The Treatise against Hermogenes

The Treatise against Hermogenes

The Treatise against Hermogenes

The Treatise against Hermogenes

Synopsis

A monumental project which brings the English-speaking work key selections from the remarkable literature of early Christianity -- vertiable trasures of Christian faith and theology in superb translations.

Excerpt

Hermogenes had first lived in the eastern part of the Empire, perhaps at Antioch: this supposition derives from the fact that Theophilus of Antioch had composed a special refutation of his doctrine in which, according to Eusebius, this apologist 'had made use of quotations from the Apocalypse of St. John.' Later Hermogenes settled in Carthage, where he exercised the profession of painter. He was still living when Tertullian wrote the Adversus Hermogenem; a second treatise directed against him, the De censu animaæ adversus Hermogenem, was probably written a few years later.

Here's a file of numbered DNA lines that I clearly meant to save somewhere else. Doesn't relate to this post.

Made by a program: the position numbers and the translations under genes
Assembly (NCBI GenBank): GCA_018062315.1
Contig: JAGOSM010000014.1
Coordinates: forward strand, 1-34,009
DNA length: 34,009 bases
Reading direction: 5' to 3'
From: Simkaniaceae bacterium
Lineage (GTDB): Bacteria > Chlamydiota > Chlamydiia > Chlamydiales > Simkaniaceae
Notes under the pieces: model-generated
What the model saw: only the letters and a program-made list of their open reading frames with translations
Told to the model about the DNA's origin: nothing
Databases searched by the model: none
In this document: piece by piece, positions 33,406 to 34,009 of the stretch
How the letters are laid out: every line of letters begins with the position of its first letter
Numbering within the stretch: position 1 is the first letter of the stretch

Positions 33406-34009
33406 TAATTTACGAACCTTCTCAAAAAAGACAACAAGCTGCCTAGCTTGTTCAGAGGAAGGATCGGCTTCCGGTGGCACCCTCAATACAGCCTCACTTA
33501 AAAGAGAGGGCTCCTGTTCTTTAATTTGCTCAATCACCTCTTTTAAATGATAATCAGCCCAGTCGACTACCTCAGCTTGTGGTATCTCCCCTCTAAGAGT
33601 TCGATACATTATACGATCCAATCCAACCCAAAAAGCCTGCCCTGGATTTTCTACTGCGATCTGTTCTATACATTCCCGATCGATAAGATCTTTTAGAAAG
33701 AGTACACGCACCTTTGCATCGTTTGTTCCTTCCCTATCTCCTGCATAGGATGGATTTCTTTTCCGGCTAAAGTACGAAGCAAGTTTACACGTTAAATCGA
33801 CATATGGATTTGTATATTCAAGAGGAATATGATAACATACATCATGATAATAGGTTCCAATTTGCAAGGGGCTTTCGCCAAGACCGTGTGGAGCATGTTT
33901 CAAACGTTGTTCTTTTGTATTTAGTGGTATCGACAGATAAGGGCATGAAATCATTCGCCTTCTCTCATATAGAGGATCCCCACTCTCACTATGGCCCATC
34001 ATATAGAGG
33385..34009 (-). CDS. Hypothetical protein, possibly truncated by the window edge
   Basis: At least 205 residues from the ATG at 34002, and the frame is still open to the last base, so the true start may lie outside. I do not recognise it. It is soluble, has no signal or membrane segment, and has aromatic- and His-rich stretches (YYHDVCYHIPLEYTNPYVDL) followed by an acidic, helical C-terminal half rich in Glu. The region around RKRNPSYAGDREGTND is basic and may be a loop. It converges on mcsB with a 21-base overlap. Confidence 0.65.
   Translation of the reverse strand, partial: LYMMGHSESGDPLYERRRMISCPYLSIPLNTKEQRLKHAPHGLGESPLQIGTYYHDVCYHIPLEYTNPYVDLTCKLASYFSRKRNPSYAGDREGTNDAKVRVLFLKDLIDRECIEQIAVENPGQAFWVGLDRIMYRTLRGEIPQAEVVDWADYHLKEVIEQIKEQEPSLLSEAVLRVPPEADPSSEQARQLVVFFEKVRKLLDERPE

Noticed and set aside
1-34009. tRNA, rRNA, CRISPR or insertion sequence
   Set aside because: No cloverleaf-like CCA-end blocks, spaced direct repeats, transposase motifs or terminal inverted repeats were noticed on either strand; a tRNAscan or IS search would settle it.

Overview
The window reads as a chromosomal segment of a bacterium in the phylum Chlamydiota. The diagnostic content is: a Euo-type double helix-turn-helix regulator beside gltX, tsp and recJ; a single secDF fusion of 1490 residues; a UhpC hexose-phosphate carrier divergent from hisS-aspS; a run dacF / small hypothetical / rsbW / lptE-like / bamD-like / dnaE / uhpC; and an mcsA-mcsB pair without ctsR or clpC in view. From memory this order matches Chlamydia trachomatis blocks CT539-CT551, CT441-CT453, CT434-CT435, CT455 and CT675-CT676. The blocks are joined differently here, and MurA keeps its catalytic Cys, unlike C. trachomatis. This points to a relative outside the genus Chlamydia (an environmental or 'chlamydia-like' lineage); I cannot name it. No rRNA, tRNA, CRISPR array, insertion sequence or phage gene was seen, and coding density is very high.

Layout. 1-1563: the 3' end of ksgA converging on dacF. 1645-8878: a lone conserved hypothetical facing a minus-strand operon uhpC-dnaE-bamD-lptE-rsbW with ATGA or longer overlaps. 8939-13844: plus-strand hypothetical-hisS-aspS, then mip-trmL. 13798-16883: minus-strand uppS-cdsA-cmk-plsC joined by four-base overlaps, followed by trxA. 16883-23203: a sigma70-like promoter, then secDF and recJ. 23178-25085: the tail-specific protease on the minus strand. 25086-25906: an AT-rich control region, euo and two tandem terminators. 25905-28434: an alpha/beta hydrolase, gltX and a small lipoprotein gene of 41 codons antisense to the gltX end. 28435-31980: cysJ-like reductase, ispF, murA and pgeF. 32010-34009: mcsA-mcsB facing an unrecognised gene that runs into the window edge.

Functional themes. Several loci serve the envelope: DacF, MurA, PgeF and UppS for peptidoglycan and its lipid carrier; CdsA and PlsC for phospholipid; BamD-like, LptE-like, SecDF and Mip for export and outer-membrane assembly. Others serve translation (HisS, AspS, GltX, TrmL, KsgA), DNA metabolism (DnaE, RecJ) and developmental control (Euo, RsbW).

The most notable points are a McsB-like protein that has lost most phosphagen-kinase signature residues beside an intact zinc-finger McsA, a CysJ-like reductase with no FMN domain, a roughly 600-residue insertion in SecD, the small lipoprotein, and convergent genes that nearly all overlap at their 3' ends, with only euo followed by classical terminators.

For our knowledge of the doctrine of Hermogenes the chief sources are Hippolytus, Elenchos 8.17 and 10.28, the present treatise, and the quotations from, and allusions to, the De censu animae which occur in the De anima. Less important are three passages in other works of Tertullian (Adv. Valent. 16 and De praescr. haer. 30-12 ff. and 33.9), Theodoret, Haer. fab. comp. 1.19, Filastrius, De haer. 44, and St. Augustine, De haer. 41.

With regard to the data furnished by the present treatise, it should be kept in mind that Tertullian is by no means always a reliable authority for the doctrines of his opponents: frequently he records their arguments in a distorted form which makes it easier either to refute or to ridicule them; moreover, for the sake of his argument he now and then makes them say things which at the best they . . .

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